But rather, love your enemies and do good to them, and lend expecting nothing back; then your reward will be great and you will be children of the Most High, for he himself is kind to the ungrateful and the wicked. Be merciful, just as (also) your Father is merciful. Stop judging and you will not be judged. Stop condemning and you will not be condemned. Forgive and you will be forgiven. Give and gifts will be given to you; a good measure, packed together, shaken down, and overflowing, will be poured into your lap. For the measure with which you measure will in return be measured out to you. Luke 6:35-38

It's a tough day for mercy for some, I imagine. This morning, the recipient of the Nobel Peace Prize was announced and I truly believe the news shocked the majority of the world. There are those who will revel in the excitement of this announcement, and others who will spew venom. It is the latter half that this morning's prayer seems aptly fitting for.

It is no accident that the Holy Spirit led me to this passage this morning - I myself was astounded by the news. As I sat with these words of Christ, the question that kept popping in my head (after the "Whaaat?" from the headline), was "how far does my mercy extend?" coupled with the reminder that it is not for us to judge the heart of another. Actions...sure. But we won't go into the specifics here - I want to focus on the heart of the prayer.

How far does mercy extend? Are we able to set aside our own judgments to let God work through us? Are we too quick to jump to conclusions and spew forth our opinions, whatever they may be? In this passage from Luke, Jesus reminds us that it is easy to love and forgive those who love us, those whom we love. The greater task of our Christian walk is to extend that same charity and mercy to those we do not have affection for, for those who may offend us at every turn.

In the end, the only actions we can truly control are our own. As much as we can influence others and pray that they may act wisely, we cannot act for them. Let our actions always reflect God's endless mercy and forgiveness. We can be skeptics and critics, but let it be of actions and not the core of a person, and let our criticism always be bathed in charity. Let us remember always that God is the one and only judge, and we are best left sometimes to hold our tongue and extend our hearts.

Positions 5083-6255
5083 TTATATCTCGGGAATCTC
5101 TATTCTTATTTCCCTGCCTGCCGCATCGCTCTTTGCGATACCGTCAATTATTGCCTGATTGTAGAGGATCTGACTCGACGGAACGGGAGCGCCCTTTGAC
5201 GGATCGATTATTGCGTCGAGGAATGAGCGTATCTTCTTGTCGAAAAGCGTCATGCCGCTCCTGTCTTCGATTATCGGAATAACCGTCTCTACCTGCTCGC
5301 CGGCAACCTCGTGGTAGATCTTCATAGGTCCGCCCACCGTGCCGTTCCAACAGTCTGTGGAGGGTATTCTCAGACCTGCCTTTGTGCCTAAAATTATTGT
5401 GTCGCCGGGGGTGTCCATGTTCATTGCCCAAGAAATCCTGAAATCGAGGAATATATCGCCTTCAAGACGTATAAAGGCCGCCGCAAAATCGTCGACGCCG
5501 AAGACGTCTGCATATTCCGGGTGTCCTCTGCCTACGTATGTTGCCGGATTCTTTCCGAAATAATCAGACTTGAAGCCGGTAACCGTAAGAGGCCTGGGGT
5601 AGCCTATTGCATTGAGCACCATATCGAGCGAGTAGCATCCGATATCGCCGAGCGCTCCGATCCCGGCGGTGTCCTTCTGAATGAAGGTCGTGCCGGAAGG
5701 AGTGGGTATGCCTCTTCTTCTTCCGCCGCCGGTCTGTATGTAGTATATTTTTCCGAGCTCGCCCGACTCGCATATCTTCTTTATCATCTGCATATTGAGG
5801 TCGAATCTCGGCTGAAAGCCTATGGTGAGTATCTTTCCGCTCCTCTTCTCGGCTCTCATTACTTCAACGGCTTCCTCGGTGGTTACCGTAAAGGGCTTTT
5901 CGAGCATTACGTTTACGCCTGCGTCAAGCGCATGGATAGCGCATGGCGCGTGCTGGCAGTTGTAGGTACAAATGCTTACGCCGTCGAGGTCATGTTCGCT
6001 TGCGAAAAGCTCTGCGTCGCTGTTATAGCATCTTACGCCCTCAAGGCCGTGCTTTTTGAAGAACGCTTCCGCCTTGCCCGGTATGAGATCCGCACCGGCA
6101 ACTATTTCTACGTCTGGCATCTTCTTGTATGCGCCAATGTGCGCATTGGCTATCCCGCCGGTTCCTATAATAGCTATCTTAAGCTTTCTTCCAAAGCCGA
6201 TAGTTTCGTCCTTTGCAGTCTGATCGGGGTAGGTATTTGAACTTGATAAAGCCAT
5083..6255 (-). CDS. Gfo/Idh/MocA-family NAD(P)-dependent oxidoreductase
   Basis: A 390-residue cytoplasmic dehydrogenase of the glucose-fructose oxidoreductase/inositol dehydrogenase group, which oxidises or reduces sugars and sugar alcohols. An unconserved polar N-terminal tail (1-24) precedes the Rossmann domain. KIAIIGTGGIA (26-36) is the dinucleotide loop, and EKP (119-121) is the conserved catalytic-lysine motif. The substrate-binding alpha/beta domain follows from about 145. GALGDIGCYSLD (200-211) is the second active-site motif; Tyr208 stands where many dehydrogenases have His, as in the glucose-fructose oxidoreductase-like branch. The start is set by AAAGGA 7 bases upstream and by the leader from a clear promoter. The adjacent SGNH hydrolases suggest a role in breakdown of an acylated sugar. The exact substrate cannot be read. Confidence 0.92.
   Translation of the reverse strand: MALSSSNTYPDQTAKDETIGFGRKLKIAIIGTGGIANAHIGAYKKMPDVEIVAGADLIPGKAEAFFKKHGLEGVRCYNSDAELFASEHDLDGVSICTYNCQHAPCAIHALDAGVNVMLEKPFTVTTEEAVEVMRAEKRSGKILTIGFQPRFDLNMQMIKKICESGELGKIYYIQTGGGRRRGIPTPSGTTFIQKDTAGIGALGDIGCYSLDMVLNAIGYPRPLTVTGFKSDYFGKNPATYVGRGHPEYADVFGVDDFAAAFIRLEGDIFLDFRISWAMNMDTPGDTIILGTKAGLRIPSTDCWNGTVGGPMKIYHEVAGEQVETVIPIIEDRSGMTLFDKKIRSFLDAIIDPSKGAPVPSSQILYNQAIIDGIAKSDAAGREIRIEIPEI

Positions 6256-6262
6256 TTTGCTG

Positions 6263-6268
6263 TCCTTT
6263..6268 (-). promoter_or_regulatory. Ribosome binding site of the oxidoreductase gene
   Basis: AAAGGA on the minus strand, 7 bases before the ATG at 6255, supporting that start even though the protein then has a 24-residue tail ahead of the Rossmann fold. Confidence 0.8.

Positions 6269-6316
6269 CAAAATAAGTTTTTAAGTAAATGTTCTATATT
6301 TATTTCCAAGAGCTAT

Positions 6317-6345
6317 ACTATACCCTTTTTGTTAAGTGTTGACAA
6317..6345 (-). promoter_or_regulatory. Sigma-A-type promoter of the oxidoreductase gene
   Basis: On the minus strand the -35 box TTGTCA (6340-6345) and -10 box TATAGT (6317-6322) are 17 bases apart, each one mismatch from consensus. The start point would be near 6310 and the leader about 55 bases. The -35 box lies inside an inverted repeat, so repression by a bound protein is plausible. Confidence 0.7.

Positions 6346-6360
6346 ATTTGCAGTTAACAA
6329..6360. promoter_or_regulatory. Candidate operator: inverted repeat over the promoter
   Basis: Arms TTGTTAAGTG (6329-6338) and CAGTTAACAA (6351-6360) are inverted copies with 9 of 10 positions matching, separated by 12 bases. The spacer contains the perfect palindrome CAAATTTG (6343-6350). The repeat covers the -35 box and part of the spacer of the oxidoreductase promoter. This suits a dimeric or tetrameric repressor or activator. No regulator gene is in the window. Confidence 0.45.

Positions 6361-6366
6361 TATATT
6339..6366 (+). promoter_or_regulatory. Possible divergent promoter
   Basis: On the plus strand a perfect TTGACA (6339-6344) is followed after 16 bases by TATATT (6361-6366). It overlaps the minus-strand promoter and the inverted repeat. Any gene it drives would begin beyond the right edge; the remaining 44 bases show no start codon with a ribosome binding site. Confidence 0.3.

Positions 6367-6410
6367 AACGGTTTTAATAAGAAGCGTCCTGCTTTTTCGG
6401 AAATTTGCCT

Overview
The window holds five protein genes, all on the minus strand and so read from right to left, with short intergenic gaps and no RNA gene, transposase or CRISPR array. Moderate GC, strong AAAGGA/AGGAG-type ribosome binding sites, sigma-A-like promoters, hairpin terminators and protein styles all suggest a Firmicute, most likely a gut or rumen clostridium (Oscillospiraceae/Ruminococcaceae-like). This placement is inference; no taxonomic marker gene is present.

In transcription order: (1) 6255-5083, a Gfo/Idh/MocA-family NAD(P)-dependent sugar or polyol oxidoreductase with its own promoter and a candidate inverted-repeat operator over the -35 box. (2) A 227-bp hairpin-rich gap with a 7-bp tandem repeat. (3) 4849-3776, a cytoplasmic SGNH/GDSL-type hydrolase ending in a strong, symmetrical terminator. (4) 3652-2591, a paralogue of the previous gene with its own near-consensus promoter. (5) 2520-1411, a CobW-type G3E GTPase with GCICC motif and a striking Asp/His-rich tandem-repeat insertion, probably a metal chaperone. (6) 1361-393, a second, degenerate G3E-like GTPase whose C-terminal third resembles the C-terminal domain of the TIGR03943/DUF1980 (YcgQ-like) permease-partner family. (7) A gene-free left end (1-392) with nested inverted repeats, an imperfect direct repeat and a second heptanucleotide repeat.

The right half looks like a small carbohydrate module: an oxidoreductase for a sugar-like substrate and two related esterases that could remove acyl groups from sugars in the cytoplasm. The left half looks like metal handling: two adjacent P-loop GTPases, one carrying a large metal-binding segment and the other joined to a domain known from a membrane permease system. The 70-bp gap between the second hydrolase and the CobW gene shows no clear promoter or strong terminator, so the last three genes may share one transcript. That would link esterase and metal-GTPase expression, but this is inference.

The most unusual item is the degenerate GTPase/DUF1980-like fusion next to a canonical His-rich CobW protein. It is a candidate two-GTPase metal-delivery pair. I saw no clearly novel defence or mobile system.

Daily Prayer Reflection: What Are We Asking For?

“And I tell you, ask and you will receive; seek and you will find; knock and the door will be opened to you. For everyone who asks, receives; and the one who seeks, finds; and to the one who knocks, the door will be opened...If you then, who are wicked, know how to give good gifts to your children, how much more will the Father in heaven give the Holy Spirit to those who ask him?” Luke 11:9-10,13

Ask and you will receive... I think this may be one of the most hopeful and yet disheartening verses of Scripture for many people. Hopeful, because Christ makes us a great promise. Disheartening because we stop reading after two lines and misunderstand him. So many times I've been asked 'why, if we pray and are faithful, do our prayers go unanswered? God promised to answer, that we would receive what we asked for honestly in prayer!'

If we read the full passage here, however, we see that what Jesus promises us, what it is that we should be asking for, is the Holy Spirit. Ask for the Spirit and you will receive. Seek the Spirit and you will find it. Knock at the Spirit's door, and he will answer. Ahhh...that's right, God is not a genie. We don't simply make our wishes and demands known in order to have him grant them. God most certainly answers all our prayers...it's just that he answers them according to His will, not ours, so sometimes the answer is "no"...or at least, "not yet."

The great lesson of this passage for me today is that what we should be asking for with more desire is the Holy Spirit - that is the great gift that God has for us...his own Spirit that lives with us and in us. Through the Holy Spirit, we grow closer to the will of God so that our deepest desires mirror his more closely. After all, what God desires for us is what in the end is most fulfilling. So...what are we waiting for? Ask, seek and find!

Come, Holy Spirit!

Daily Prayer Reflection: How do we get past a prayer block?

Jesus was praying in a certain place, and when he had finished, one of his disciples said to him, "Lord, teach us to pray just as John taught his disciples." Luke 11:1

Of course, if you continue reading this passage, it leads us to Luke's version of what has become known as the staple Christian prayer of the Our Father. Many saints over the years have provided their prayerful guidance in the use of that prayer. Jesus leaves us with great direction in teaching us, through his disciples and the apostles, that prayer. But, what do we do when rote prayer becomes all we can offer? Is that enough?

The beauty of the "rote prayers" of Catholicism is that they are there when that IS all we can offer. It is no mistake that Jesus gave us words to pray, knowing that there would be times when we would be lost, feeling weary and without direction. It is no coincidence that the Church continues in the footsteps of Christ, through the saints and apostles of prayer, to give us other prayers to help us begin our conversation with God when we are at a loss.